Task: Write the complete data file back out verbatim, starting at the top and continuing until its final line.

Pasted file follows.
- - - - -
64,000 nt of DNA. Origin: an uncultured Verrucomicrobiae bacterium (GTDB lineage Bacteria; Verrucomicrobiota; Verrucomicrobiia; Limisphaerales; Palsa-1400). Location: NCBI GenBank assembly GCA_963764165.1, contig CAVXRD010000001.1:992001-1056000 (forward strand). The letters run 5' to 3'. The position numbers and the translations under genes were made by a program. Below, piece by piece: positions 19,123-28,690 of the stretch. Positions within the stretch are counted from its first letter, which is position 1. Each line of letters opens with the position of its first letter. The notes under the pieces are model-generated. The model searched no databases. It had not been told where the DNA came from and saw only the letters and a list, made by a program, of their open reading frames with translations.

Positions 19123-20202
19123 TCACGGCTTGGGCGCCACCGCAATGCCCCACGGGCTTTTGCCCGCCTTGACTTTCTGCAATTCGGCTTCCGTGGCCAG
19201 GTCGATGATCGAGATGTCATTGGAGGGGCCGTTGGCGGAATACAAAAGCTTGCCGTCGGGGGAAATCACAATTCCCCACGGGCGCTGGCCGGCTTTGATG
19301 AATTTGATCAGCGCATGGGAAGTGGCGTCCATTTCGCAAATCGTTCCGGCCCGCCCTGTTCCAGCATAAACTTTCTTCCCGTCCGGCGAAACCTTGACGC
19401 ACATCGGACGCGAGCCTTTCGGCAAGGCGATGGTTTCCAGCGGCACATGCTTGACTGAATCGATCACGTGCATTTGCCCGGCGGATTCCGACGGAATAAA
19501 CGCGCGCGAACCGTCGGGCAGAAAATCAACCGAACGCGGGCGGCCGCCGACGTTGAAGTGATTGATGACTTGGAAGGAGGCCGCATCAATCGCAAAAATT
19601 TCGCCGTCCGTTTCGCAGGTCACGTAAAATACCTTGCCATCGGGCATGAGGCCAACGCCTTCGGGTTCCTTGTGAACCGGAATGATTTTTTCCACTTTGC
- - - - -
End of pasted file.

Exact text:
64,000 nt of DNA. Origin: an uncultured Verrucomicrobiae bacterium (GTDB lineage Bacteria; Verrucomicrobiota; Verrucomicrobiia; Limisphaerales; Palsa-1400). Location: NCBI GenBank assembly GCA_963764165.1, contig CAVXRD010000001.1:992001-1056000 (forward strand). The letters run 5' to 3'. The position numbers and the translations under genes were made by a program. Below, piece by piece: positions 19,123-28,690 of the stretch. Positions within the stretch are counted from its first letter, which is position 1. Each line of letters opens with the position of its first letter. The notes under the pieces are model-generated. The model searched no databases. It had not been told where the DNA came from and saw only the letters and a list, made by a program, of their open reading frames with translations.

Positions 19123-20202
19123 TCACGGCTTGGGCGCCACCGCAATGCCCCACGGGCTTTTGCCCGCCTTGACTTTCTGCAATTCGGCTTCCGTGGCCAG
19201 GTCGATGATCGAGATGTCATTGGAGGGGCCGTTGGCGGAATACAAAAGCTTGCCGTCGGGGGAAATCACAATTCCCCACGGGCGCTGGCCGGCTTTGATG
19301 AATTTGATCAGCGCATGGGAAGTGGCGTCCATTTCGCAAATCGTTCCGGCCCGCCCTGTTCCAGCATAAACTTTCTTCCCGTCCGGCGAAACCTTGACGC
19401 ACATCGGACGCGAGCCTTTCGGCAAGGCGATGGTTTCCAGCGGCACATGCTTGACTGAATCGATCACGTGCATTTGCCCGGCGGATTCCGACGGAATAAA
19501 CGCGCGCGAACCGTCGGGCAGAAAATCAACCGAACGCGGGCGGCCGCCGACGTTGAAGTGATTGATGACTTGGAAGGAGGCCGCATCAATCGCAAAAATT
19601 TCGCCGTCCGTTTCGCAGGTCACGTAAAATACCTTGCCATCGGGCATGAGGCCAACGCCTTCGGGTTCCTTGTGAACCGGAATGATTTTTTCCACTTTGC